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West of England Congress – Latest Entries as at 27.03.2018.

West of England Congress    30.03.– 02.04 — 2018
Entries as at Tues. 27th March 2018
Name Club Rating ECF Bye?
OPEN   SECTION
1 K. C.  Arkell Cheddleton, Staffs 2413 237 0
R. McMichael Kings Head 2232 204 0
2 D. Mackle Torquay 2164 196 0
3 A. Nielsen Alta – Norway 2158 0
4 W. Braun Exmouth 2152 197 0
5 M. Waddington Dorchester 2091 196 0
6 M. Lewis Brown Jack – Wilts 2079 195 1
7 S. Dilleigh Horfield – Bristol 2070 191 0
8 J. K. Stephens Exmouth 189 4
9 J. F. Menadue Carrick – Cornwall 2055 185 0
10 G. Bolt Exeter 2016 188 5
11 A. Crombleholme Staffs 1991 168 0
12 D. Littlejohns Taunton 1981 178 1
13 R. De Coverley Bourne End 1953 179 0
14 C. James Dunbar 1876 4
15 L. Hafstad Exeter Juniors 1799 164 0
16 A. Gorgun Brown Jack 1617 174 0
MAJOR SECTION
1 T. F. Thynne Newton Abbot 1924 174 0
2 R. Burton Weymouth 1920 158 6
3 T. Woodward Trowbridge 1914 148 0
4 R. Gamble Derby – Spondon 1904 152 0
5 I. S. Annetts Tiverton 1885 150 5
6 Y. Wang Plymouth / Xiamen 1885 158 0
7 Y. Tello Wimbledon 1884 159 3&5
8 J. Morgan Cornwall 1848 149 0
9 G. Brown Folkestone 1847 178 0
10 M. Wilson Teignmouth 1830 157 0
11 J. Forster Southbourne 1812 167 0
12 J. Nyman 1801 153 0
13 M. Page Insurance 1795 155 0
14 P. A. Jackson Bournemouth 1795 146 1
15 P. G. Jackson Coulsdon 1781 160 0
16 C. Sellwood Camborne 1781 149 0
17 A. Hibbitt Banbury 1768 153 0
18 A. Price Leamington 1747 151 0
19 P. T. Foley Upminster 1717 140 0
20 P. Dimond Bath 1705 134 0
21 D. Watson Bourne End 1703 145 0
22 F. Headlong Brown Jack – Wilts 1683 131 4
23 J. Robertson East Kilbride 1650 144 0
24 M. Roberts Holmes Chapel 1629 134 0
25 B. Halvorsen Tromso – Norway 1594 0
26 T. Greenaway Torquay 1517 137 0
27 P. Grant-Ross King’s Head 127 0
MINOR SECTION
1 R. Hunt E. Devon 129 5
2 K. Alexander East Budleigh 128 0
3 P. Foster Medway – Kent 128 6
4 I. Blencowe Gloucester 126 0
5 E. Fierek Gloucester 126 0
6 P. Errington Bournemouth 124 1
7 G. Parfett Athenaeum 119 6
8 G. Headlong Brown Jack – Wilts 116 0
9 J. Harris Forest of Dean 114 0
10 A. Proudfoot Plymouth 112 0
11 R. Waters Taunton 109 0
12 J. Dean Plymouth 108 0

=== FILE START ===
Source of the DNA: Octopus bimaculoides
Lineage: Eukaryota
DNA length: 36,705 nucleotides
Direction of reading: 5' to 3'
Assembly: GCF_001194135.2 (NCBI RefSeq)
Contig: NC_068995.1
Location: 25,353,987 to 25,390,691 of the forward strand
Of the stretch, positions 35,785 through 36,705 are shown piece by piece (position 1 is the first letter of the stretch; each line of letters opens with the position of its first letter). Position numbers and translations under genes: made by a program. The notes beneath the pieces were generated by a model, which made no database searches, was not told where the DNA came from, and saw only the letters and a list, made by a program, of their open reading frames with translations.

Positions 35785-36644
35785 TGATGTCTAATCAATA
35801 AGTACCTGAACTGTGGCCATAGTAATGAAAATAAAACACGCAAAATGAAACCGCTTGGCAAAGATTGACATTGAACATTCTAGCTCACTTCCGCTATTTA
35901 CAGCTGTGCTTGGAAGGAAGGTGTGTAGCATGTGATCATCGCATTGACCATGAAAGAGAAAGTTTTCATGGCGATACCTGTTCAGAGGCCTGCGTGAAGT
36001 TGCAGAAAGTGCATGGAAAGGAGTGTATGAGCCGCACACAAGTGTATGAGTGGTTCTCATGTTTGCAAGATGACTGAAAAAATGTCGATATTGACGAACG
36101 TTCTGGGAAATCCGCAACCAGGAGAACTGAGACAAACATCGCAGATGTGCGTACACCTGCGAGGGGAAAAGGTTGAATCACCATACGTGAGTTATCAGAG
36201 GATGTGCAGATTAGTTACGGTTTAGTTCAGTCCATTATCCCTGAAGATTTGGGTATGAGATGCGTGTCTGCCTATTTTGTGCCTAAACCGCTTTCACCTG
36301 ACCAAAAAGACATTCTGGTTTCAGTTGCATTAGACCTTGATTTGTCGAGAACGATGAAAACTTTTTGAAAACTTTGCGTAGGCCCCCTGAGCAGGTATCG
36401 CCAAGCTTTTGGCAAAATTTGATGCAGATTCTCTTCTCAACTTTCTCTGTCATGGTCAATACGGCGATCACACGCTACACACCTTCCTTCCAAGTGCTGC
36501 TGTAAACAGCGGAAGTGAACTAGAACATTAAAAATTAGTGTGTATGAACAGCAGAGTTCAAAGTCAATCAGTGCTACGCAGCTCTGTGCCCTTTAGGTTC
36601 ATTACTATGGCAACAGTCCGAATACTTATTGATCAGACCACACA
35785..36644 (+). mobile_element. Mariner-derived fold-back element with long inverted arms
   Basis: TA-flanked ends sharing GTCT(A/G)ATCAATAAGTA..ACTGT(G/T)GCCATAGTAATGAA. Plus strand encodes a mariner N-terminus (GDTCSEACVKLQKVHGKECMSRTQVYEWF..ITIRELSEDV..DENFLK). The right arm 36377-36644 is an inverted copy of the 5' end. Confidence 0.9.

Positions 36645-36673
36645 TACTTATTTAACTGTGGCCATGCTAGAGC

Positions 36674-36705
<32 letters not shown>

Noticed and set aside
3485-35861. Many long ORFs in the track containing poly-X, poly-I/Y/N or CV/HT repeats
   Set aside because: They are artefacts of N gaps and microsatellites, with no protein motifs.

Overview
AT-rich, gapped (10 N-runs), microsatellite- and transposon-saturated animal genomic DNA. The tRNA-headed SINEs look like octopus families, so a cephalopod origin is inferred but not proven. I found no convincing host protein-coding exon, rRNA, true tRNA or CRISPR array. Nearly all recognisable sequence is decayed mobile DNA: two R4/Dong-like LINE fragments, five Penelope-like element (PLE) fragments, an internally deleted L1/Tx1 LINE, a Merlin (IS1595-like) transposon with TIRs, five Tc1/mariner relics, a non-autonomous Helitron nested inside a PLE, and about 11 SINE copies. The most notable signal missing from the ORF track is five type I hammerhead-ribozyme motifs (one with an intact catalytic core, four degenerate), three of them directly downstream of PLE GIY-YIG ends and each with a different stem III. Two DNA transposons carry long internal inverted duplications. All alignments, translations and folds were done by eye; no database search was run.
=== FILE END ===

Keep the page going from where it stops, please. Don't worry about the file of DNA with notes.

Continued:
13 K, Markey Glos. 105 4
14 J. Wallman 105 0
15 A. Davies S. Hams 103 1
16 J. Carr Hants 100 0
17 C. Gardiner Carrick – Cornwall 100 0
18 H. Welch Seaton 88 0
19 S. E. Lee Liskeard 78 0
20 E. Holiday 77 0
21 W. Carr Hants 33 0

West of England Junior Winners. (24.03.2018.) 978

One of the largest events in the Westcountry is the Junior Championships held annually in Swindon. These were this year’s West of England Junior Champions in the various age groups.

U-18: Zoe Varney (178 – Millfield). U-16: Aliriza Gorgon (174 – Swindon). U-14: Chirag Hosdurga (164 – Bristol). U-14 Girls: Mansa Chandar (79 – Chandler’s Ford). U-12: Adam Hussain (150 – Carrick). U-12 Girls: Melissa Hamilton (113 – Portsmouth). U-10: Kandara Acharya (96 – Bristol). U-9: Daniel Shek (114 – Yately Manor). U-8: Mayank Palav (UG – Wilts). U-8 Girls: Jessica White (UG – Wilts).

The re-arranged 1st team match between Devon and Cornwall takes place tomorrow at the Plymouth Bridge Club, and the West of England Championship and general Congress starts the following Friday at the Manor Hotel, Exmouth, and lasts throughout the Easter weekend. Details may be found on-line.

The 1st West of England Championship was held over the Easter weekend 1946 in the clubroom of the Bristol & Clifton Chess Club, where it was won by its club champion at the time, 23 year old Henry Vickers Trevenen. He was born in Penzance, the son of a stonemason, and as WWII robbed him of his formative years so mental illness later took away his prime, but in the immediate post war years he was almost unbeatable, becoming West of England Champion three times out of the first four.

This was one of his wins from the 2nd WECU Championship in 1947. His opponent, Ron Slade, had to wait another decade until he won the title.

White: R. A. Slade. – Black: H. V. Trevenen.

Pirc Defence  [B07]

1.e4 d6 2.d4 Nf6 3.Nc3 g6 Black has adopted a Pirc Defence formation, first popularised in the mid-’40s. 4.Bd3 Bg7 5.h3 Nbd7 6.Be3 a6 7.Qd2 h6 Black will not be able to castle without losing his h-pawn as long as White’s pieces are lined up against h3. 8.Nge2 e5 9.0-0 exd4 10.Nxd4 Nc5 11.Rae1 Nxd3 12.cxd3 Bd7 13.f4 0-0 Black doesn’t hesitate to get castled. 14.f5 Kh7 15.Nce2 c5 16.Nf3 c4 17.fxg6+ fxg6 18.Ng3 cxd3 19.e5 Not 19.Qxd3? Bb5 19…Nd5 20.Qxd3 Nxe3 21.Qxe3 Leaving Black with the bishop pair against two knights. 21…Bb5 22.Rf2 dxe5 23.Nxe5 Rxf2

Slightly better was 23…Qh4 24.Rc2 Rae8. 24.Qxf2 Qd5 25.Ng4 While the knights are almost sidelined, the bishops cut swathes across the board. 25…Bc6 26.Re7 Rf8 27.Qe2 h5 28.Nh2 and now Black delivers a two-move knockout blow. 28…Qc5+ 29.Kh1 Rf2 Resigned because of the devastating fork between queen and h2. e.g. 30.Qe3 Qxe3 31.Rxe3 Rxg2 32.Ne4 Rxb2 and White’s problems are too many to repair. 0-1.

In last week’s problem, Owen Hindle won after 1.QxP!  and Black’s queen cannot retake because of Rxh7 #, so 1…Rg8 2.Qh5 and mate is inevitable.

In this position, White has his king tucked away and is all set to harass Black’s king. But it’s not his move. Does that matter?

Black to play

You-Tube Student (24.03.2018.) 977

Cornwall’s Championship and general congress took place last weekend at Carnon Downs Village Hall. James Hooker was unable to defend his title due to illness which left ten players to fight it out over 5 rounds. Going into the final game, the clear leader was Mark Watkins who faced top seed Jeremy Menadue, the latter emerging triumphant and winning the Emigrant Cup for the 5th time. Rodrigo continued his recent improvement by winning the U-150 Grading Prize in his first appearance in this section.

Details kindly supplied by Ian George: 1st Jeremy Menadue (185 – Carrick) 4/5. 2nd= David Saqui (170 – Penwith); Gary Trudeau (151 – Liskeard) & Mark Watkins (172 – Penwith) 3½. 5th Jan Rodrigo (140 – Penwith) 2. 6th= Percy Gill (143 – Penwith); Grant Healey (Carrick) & Colin Sellwood (149 – Camborne) 2. 9th Adam Hussain (150 – Carrick) 1½. 10th David J. Jenkins (144 – Penwith) 1.